Video of the Day: Ron Paul on Why Everything is Unconstitutional

If you add up all the things that Ron Paul believes are unconstitutional, there would literally be no reason to have a government at all:

Why on earth this man is viewed as being a serious candidate is anyone's guess, but then looking at the rest of the GOP field, it isn't that far fetched. I'm still with Andrew Sullivan on his assertion that Paul's ideological consistency and honesty makes him the best candidate to face Obama – but that's purely from an intellectual point of view. I'd probably rather Newt Gingrich got in over Paul in terms of winning the actual Presidency. At least he believes in some sort of government, even if it were completely rigged to benefit oil companies and Wall St. If Ron Paul became President of the United States and enacted 25% of his proposals, the country would fall apart over night.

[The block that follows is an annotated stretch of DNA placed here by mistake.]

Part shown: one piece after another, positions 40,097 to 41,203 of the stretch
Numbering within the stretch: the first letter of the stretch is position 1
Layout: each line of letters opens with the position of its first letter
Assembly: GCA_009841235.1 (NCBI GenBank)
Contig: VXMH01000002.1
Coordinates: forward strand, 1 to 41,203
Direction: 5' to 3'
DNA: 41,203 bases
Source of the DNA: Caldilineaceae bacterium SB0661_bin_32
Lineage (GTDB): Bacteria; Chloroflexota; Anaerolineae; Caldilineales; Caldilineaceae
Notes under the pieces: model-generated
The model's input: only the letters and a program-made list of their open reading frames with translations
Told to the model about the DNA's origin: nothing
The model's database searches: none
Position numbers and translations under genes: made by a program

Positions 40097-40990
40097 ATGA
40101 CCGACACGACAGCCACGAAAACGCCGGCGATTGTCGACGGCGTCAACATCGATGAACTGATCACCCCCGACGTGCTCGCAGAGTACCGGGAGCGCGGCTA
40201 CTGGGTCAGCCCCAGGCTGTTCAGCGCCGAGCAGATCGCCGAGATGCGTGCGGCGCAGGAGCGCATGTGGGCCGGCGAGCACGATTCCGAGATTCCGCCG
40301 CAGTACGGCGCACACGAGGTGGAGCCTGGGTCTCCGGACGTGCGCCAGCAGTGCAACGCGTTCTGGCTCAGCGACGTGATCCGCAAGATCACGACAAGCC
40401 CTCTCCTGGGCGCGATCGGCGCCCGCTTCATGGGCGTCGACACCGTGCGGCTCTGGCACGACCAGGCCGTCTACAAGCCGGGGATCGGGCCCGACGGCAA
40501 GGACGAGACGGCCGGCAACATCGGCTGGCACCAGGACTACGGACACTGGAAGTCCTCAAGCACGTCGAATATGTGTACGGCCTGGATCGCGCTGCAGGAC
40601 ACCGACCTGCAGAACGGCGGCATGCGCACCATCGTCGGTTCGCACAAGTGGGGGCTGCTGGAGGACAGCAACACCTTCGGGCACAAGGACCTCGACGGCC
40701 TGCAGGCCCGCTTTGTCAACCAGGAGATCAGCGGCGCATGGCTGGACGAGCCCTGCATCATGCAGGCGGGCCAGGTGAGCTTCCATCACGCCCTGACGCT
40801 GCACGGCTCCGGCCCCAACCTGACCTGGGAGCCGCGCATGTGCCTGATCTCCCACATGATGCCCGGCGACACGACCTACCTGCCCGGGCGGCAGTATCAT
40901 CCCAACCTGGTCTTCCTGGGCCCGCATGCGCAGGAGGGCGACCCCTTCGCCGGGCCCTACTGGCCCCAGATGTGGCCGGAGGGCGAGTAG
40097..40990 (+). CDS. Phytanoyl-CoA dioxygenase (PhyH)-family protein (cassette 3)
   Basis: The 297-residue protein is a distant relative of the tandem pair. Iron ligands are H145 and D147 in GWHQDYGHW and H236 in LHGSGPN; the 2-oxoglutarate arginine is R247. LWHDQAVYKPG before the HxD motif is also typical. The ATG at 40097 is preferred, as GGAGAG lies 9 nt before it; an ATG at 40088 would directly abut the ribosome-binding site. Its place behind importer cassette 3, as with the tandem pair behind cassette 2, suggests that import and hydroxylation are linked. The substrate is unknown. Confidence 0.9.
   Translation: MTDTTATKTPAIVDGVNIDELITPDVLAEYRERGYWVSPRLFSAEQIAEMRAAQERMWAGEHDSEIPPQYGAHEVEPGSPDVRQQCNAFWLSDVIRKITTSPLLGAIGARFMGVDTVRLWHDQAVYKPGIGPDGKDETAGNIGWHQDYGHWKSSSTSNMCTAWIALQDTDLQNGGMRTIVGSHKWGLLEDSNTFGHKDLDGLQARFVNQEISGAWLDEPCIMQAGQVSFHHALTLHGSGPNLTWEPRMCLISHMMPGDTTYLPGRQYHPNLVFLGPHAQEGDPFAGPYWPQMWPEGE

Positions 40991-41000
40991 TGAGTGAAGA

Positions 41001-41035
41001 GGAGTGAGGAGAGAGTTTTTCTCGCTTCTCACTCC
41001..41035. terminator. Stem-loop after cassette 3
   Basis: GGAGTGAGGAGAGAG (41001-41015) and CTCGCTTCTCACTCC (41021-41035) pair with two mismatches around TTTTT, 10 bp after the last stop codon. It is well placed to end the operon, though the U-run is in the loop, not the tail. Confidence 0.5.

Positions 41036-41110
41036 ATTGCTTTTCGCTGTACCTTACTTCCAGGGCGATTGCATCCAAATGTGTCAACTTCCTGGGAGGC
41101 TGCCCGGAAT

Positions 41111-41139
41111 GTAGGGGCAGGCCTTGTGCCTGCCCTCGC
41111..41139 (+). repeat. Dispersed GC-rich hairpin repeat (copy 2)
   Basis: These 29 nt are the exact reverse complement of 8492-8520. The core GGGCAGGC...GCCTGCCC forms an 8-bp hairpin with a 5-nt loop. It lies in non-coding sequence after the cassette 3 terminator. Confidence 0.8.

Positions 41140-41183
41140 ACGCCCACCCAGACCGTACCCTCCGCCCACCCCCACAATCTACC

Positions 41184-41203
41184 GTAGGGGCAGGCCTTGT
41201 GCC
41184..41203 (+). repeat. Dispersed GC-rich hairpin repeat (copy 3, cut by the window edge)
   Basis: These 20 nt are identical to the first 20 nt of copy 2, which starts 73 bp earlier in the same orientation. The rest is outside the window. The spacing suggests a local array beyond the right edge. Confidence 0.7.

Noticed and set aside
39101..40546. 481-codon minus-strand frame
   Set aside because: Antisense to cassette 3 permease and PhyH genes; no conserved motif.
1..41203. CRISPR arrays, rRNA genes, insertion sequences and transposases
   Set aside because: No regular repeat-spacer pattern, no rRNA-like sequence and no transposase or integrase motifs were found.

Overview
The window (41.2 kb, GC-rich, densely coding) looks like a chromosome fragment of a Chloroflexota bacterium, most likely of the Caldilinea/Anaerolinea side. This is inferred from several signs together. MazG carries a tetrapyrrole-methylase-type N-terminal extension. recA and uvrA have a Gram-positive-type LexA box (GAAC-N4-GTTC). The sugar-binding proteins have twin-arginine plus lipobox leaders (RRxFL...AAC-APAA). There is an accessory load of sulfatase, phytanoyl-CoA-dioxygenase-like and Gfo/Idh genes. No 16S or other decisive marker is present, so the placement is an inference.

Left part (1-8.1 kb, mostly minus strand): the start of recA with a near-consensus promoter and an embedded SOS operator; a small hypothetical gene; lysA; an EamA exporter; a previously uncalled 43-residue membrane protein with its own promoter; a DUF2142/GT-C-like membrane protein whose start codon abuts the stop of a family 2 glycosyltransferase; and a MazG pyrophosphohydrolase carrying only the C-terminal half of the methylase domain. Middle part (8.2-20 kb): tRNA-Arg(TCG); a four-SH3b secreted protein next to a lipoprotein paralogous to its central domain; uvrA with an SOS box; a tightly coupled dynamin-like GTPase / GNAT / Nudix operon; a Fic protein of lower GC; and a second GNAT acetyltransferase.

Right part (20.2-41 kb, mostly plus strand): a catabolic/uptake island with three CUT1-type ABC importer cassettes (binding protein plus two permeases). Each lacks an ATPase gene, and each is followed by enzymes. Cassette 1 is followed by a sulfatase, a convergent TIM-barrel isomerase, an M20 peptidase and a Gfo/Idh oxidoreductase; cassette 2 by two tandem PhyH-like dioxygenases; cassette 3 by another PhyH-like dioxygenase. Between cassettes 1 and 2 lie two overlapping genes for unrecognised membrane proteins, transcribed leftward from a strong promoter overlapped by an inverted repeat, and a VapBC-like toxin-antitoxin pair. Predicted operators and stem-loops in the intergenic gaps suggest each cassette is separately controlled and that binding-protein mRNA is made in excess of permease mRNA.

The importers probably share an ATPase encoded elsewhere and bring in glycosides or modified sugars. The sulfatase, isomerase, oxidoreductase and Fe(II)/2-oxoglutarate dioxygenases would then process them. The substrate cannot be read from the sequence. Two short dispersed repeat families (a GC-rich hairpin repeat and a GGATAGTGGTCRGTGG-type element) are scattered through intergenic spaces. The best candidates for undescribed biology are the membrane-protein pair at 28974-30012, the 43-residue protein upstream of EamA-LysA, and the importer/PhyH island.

Paul might be ideologically consistent and honest, but he is also completely nuts.

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  • Treading_Water

    Crazy Uncle Liberty lost me when he started talking about how disaster relief was unconstitutional. He says that people living in areas that might be visited by disasters should be required to carry extra insurance for the privilege of working in America’s port cities (which could be hit by hurricanes or tsunamis) or the heartland of America’s farming country (which could be hit by devastating blizzards, droughts, or tornadoes) or pretty much anywhere near a major faultline (the west coast, the east coast, and the center of the country spanning from Missouri to Iowa to Mississippi). Apparently he wants a mandated extra insurance cost for the people working our ports, our farms, and pretty much anywhere else subject to “weather”. Why does Crazy Uncle Liberty love insurance companies but hate the “United” part of the United States of America?

    I feel the same about Crazy Uncle Liberty as I do about Alex Jones. Sometimes they have a good point, but it’s quickly lost in all the extra conspiracy noise they bring to the conversation.